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The deep (motor) branch of the ulnar nerve: A detailed examination of its course and the clinical significance of its damage.

Authors
Journal
Journal of Hand Surgery (European Volume)
1753-1934
Publisher
SAGE Publications
Publication Date
Disciplines
  • Medicine

Abstract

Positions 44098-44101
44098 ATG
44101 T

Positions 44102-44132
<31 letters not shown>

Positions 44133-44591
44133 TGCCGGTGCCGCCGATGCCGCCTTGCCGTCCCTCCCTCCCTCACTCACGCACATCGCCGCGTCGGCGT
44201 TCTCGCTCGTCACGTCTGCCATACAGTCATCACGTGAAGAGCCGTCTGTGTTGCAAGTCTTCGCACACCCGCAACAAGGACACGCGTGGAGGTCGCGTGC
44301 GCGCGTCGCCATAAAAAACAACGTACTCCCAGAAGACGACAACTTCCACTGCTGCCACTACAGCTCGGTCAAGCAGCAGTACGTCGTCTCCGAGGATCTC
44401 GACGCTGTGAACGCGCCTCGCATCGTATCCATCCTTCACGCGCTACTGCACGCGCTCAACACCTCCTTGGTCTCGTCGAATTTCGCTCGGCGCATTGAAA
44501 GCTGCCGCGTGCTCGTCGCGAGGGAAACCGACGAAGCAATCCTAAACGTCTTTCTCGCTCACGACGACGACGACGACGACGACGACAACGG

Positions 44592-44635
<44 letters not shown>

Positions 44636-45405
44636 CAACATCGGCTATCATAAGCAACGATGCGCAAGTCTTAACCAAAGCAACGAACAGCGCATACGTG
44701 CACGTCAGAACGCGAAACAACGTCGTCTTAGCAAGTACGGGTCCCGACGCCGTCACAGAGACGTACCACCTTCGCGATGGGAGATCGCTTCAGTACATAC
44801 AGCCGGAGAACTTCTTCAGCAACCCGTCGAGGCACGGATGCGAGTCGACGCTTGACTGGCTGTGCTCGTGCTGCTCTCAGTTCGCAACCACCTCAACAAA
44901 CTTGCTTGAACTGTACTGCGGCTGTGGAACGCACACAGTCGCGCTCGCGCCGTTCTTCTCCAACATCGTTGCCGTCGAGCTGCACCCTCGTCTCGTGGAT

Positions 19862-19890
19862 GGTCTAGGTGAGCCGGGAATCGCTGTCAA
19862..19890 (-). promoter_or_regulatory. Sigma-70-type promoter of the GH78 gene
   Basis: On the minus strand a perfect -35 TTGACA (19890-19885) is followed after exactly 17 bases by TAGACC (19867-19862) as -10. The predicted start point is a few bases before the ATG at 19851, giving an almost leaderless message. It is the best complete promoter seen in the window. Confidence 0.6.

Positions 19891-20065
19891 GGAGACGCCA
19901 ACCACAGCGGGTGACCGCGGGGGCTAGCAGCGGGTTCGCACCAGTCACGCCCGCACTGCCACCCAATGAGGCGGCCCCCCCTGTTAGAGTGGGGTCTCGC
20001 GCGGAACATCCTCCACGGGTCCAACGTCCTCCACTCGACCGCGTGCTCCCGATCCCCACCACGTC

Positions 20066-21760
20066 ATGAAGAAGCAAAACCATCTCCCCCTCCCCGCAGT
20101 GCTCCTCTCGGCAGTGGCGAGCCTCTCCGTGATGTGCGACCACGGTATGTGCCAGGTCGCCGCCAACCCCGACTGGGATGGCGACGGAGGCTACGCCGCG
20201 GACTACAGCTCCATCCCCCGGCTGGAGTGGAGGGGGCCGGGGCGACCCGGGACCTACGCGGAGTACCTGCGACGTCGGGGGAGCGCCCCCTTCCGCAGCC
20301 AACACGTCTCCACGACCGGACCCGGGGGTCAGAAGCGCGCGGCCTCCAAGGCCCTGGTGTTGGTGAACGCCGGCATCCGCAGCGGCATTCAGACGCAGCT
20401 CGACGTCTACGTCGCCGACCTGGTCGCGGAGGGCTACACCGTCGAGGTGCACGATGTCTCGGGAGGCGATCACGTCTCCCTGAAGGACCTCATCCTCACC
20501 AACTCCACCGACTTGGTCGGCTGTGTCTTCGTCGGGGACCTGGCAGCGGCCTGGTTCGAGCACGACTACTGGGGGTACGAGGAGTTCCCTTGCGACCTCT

The deep (motor) branch of the ulnar nerve is not frequently seen during surgery, but is vulnerable to penetrating injury and may be injured during surgery. Its anatomy is poorly described and its three-dimensional configuration is poorly appreciated.In this study, dissections of ten cadaveric specimens have been performed to demonstrate the branching pattern of the nerve and its skeletal relations have been clarified by superimposing images on radiographs. The deep branch passes downwards (anatomical posterior) through a hypothenar fibro-muscular tunnel and courses radially on the surface of the interossei. It has four major divisions that are consistent and readily identifiable. Twenty branches were documented supplying hypothenar muscles, medial two lumbricals, interossei, adductor pollicis, all the carpometacarpal and the ring and little metacarpophalangeal joints, and opponens pollicis in 40% and flexor pollicis brevis in 20% of subjects.

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